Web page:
Telling other people

Lots of parents say how difficult they find telling friends and relatives that their child has cancer. And yet it's important that you don't put it off. The people closest to you can be a huge source of strength and support to your family at this difficult time and throughout your child's cancer treatment.

Many people find that support from other friends and acquaintances can be really helpful too. People you are not quite so close to can offer practical help when things are difficult. 

Everyone is different, but you may find it helps to be open and honest about your child's illness and treatment. Although it can be daunting, telling others may help you to make sense of the situation yourself and feel more in control.

When telling others about your child’s diagnosis:

  • Start by thinking about who needs to know and then who you need to speak to personally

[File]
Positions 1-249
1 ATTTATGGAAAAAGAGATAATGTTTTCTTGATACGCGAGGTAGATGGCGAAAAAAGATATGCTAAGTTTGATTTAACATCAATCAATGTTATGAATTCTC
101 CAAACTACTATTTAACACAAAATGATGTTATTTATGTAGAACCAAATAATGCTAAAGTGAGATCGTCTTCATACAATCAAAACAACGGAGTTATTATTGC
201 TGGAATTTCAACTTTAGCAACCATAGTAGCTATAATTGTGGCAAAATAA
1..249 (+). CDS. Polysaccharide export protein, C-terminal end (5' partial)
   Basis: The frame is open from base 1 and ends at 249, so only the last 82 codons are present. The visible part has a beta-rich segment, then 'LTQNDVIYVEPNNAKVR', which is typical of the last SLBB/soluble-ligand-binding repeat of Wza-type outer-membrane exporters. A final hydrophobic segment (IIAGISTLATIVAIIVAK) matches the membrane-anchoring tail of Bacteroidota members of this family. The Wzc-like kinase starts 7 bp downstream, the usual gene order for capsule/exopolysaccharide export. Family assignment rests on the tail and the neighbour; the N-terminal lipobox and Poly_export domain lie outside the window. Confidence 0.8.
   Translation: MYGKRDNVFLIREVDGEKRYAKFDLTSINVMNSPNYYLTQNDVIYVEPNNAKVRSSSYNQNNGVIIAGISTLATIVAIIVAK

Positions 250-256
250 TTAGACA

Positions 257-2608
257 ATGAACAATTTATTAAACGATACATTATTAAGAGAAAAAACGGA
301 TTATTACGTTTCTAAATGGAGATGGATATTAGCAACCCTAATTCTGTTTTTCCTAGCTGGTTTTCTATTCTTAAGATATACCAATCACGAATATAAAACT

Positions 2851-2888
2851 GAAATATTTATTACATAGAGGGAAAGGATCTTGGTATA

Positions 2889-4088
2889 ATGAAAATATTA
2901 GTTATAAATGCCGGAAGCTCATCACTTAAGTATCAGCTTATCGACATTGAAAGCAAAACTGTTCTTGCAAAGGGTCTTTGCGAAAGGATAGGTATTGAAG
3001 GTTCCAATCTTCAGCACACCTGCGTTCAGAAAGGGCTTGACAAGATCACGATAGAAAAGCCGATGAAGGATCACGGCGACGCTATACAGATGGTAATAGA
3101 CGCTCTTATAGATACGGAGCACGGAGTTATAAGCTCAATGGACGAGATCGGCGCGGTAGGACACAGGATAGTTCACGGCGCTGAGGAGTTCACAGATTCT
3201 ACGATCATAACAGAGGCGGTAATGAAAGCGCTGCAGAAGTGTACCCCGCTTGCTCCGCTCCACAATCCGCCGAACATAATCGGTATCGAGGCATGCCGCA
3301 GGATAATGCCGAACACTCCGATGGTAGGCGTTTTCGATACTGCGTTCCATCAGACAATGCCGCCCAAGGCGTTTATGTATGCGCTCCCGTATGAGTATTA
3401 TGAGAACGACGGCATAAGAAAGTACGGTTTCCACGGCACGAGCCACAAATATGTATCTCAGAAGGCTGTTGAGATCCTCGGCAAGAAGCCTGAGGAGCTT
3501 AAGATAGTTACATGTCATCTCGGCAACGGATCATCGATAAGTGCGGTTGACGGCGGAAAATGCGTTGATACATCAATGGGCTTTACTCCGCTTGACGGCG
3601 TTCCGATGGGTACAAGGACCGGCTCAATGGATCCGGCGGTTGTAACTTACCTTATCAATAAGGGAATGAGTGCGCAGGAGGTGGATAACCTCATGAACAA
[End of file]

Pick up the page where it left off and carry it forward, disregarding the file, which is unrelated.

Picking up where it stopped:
• Don’t feel you need to tell everyone everything at once
  • Is there someone you can ask to let others know on your behalf?
  • You may find it easier to break the news over the phone
  • Start by saying something like: 'I’m afraid I’ve got some worrying news…'
  • Tell your friend or relative what's happening a few sentences at a time – like you, they won't be able to take in too much in one go
  • Try not to be upset if they don't seem to know what to say, this is very normal to begin with.

If necessary your CLIC Sargent Social Worker can help with telling other people. They can also offer support to any family members who are finding it particularly difficult to cope with the news.

Reviewed November 2015, next planned review 2016.